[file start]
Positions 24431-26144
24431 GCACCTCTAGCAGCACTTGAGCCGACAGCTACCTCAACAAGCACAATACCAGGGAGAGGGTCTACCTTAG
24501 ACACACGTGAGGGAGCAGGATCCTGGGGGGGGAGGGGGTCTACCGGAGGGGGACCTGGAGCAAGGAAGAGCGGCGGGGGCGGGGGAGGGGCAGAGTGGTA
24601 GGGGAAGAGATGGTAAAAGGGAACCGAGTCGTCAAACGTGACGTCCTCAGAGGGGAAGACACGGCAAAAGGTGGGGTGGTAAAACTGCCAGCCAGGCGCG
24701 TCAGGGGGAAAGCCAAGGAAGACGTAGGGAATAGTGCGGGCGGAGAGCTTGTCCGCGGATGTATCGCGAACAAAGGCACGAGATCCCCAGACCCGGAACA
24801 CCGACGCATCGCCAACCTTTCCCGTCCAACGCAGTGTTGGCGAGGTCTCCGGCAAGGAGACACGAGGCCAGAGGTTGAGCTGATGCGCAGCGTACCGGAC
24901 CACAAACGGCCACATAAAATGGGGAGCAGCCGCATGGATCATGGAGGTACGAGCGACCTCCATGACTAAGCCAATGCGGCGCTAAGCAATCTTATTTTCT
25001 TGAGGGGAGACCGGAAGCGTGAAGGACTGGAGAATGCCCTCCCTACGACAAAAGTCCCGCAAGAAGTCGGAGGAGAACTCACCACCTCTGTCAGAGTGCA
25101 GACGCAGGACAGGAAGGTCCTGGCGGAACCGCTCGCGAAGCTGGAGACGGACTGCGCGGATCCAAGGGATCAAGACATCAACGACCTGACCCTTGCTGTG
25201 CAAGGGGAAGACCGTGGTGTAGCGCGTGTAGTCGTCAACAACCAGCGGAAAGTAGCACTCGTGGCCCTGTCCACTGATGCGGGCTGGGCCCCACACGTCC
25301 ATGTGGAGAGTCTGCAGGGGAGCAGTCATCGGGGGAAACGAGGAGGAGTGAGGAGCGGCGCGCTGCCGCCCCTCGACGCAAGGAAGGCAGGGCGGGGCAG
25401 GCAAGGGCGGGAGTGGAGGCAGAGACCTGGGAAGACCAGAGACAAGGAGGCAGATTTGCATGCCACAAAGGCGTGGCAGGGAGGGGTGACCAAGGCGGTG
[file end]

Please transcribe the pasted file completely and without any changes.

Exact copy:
Positions 24431-26144
24431 GCACCTCTAGCAGCACTTGAGCCGACAGCTACCTCAACAAGCACAATACCAGGGAGAGGGTCTACCTTAG
24501 ACACACGTGAGGGAGCAGGATCCTGGGGGGGGAGGGGGTCTACCGGAGGGGGACCTGGAGCAAGGAAGAGCGGCGGGGGCGGGGGAGGGGCAGAGTGGTA
24601 GGGGAAGAGATGGTAAAAGGGAACCGAGTCGTCAAACGTGACGTCCTCAGAGGGGAAGACACGGCAAAAGGTGGGGTGGTAAAACTGCCAGCCAGGCGCG
24701 TCAGGGGGAAAGCCAAGGAAGACGTAGGGAATAGTGCGGGCGGAGAGCTTGTCCGCGGATGTATCGCGAACAAAGGCACGAGATCCCCAGACCCGGAACA
24801 CCGACGCATCGCCAACCTTTCCCGTCCAACGCAGTGTTGGCGAGGTCTCCGGCAAGGAGACACGAGGCCAGAGGTTGAGCTGATGCGCAGCGTACCGGAC
24901 CACAAACGGCCACATAAAATGGGGAGCAGCCGCATGGATCATGGAGGTACGAGCGACCTCCATGACTAAGCCAATGCGGCGCTAAGCAATCTTATTTTCT
25001 TGAGGGGAGACCGGAAGCGTGAAGGACTGGAGAATGCCCTCCCTACGACAAAAGTCCCGCAAGAAGTCGGAGGAGAACTCACCACCTCTGTCAGAGTGCA
25101 GACGCAGGACAGGAAGGTCCTGGCGGAACCGCTCGCGAAGCTGGAGACGGACTGCGCGGATCCAAGGGATCAAGACATCAACGACCTGACCCTTGCTGTG
25201 CAAGGGGAAGACCGTGGTGTAGCGCGTGTAGTCGTCAACAACCAGCGGAAAGTAGCACTCGTGGCCCTGTCCACTGATGCGGGCTGGGCCCCACACGTCC
25301 ATGTGGAGAGTCTGCAGGGGAGCAGTCATCGGGGGAAACGAGGAGGAGTGAGGAGCGGCGCGCTGCCGCCCCTCGACGCAAGGAAGGCAGGGCGGGGCAG
25401 GCAAGGGCGGGAGTGGAGGCAGAGACCTGGGAAGACCAGAGACAAGGAGGCAGATTTGCATGCCACAAAGGCGTGGCAGGGAGGGGTGACCAAGGCGGTG